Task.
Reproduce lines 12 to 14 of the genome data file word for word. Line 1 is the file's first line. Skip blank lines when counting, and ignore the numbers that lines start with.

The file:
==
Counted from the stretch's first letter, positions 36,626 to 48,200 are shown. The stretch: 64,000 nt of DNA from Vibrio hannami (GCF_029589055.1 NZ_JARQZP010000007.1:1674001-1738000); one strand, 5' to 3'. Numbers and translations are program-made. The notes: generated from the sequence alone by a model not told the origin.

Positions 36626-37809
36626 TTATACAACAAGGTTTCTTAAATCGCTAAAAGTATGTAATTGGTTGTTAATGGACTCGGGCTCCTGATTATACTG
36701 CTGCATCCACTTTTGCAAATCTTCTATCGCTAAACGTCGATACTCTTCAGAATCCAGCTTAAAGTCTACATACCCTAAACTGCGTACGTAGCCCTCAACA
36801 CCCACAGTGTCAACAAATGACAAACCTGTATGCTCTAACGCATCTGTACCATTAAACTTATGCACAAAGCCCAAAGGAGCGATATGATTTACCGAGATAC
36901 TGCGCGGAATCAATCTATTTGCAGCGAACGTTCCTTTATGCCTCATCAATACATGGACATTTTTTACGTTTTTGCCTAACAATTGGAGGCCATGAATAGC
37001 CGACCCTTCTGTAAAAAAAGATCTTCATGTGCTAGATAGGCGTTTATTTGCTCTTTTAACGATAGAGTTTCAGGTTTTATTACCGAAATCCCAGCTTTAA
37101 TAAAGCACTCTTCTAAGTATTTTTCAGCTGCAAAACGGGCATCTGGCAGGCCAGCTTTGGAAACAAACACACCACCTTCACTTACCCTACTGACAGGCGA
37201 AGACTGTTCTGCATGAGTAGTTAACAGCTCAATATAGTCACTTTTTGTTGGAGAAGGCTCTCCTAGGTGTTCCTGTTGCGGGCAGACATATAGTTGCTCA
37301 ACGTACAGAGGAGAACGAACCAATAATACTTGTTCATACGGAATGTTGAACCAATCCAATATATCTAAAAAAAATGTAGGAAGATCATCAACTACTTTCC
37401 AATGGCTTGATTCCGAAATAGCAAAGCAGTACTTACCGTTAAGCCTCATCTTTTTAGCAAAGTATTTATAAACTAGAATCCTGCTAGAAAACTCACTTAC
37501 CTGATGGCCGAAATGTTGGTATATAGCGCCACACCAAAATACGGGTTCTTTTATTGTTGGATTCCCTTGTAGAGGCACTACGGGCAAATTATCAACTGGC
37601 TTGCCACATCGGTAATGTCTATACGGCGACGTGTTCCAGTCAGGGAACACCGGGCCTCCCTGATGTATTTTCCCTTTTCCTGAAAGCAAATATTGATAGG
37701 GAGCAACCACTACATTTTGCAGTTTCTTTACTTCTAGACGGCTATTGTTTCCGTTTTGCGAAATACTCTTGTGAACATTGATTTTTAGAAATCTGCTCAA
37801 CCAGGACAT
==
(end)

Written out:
37501 CTGATGGCCGAAATGTTGGTATATAGCGCCACACCAAAATACGGGTTCTTTTATTGTTGGATTCCCTTGTAGAGGCACTACGGGCAAATTATCAACTGGC
37601 TTGCCACATCGGTAATGTCTATACGGCGACGTGTTCCAGTCAGGGAACACCGGGCCTCCCTGATGTATTTTCCCTTTTCCTGAAAGCAAATATTGATAGG
37701 GAGCAACCACTACATTTTGCAGTTTCTTTACTTCTAGACGGCTATTGTTTCCGTTTTGCGAAATACTCTTGTGAACATTGATTTTTAGAAATCTGCTCAA